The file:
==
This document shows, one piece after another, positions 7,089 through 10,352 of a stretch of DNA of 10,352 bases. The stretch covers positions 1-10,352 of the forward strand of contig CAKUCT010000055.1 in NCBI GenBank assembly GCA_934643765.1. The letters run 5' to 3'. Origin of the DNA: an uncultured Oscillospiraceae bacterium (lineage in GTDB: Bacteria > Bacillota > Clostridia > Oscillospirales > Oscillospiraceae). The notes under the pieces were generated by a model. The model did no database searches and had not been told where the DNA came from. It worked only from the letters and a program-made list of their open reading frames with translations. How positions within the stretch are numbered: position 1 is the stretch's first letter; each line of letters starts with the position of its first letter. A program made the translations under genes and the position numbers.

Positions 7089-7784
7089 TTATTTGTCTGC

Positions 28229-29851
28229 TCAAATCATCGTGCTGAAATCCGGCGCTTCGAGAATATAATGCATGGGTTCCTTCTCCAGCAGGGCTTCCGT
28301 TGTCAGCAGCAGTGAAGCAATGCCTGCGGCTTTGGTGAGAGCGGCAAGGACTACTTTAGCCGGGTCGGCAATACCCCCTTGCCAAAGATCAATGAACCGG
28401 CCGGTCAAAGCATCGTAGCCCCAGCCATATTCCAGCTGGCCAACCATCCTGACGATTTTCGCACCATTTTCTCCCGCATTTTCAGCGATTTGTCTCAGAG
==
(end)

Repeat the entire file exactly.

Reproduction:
This document shows, one piece after another, positions 7,089 through 10,352 of a stretch of DNA of 10,352 bases. The stretch covers positions 1-10,352 of the forward strand of contig CAKUCT010000055.1 in NCBI GenBank assembly GCA_934643765.1. The letters run 5' to 3'. Origin of the DNA: an uncultured Oscillospiraceae bacterium (lineage in GTDB: Bacteria > Bacillota > Clostridia > Oscillospirales > Oscillospiraceae). The notes under the pieces were generated by a model. The model did no database searches and had not been told where the DNA came from. It worked only from the letters and a program-made list of their open reading frames with translations. How positions within the stretch are numbered: position 1 is the stretch's first letter; each line of letters starts with the position of its first letter. A program made the translations under genes and the position numbers.

Positions 7089-7784
7089 TTATTTGTCTGC

Positions 28229-29851
28229 TCAAATCATCGTGCTGAAATCCGGCGCTTCGAGAATATAATGCATGGGTTCCTTCTCCAGCAGGGCTTCCGT
28301 TGTCAGCAGCAGTGAAGCAATGCCTGCGGCTTTGGTGAGAGCGGCAAGGACTACTTTAGCCGGGTCGGCAATACCCCCTTGCCAAAGATCAATGAACCGG
28401 CCGGTCAAAGCATCGTAGCCCCAGCCATATTCCAGCTGGCCAACCATCCTGACGATTTTCGCACCATTTTCTCCCGCATTTTCAGCGATTTGTCTCAGAG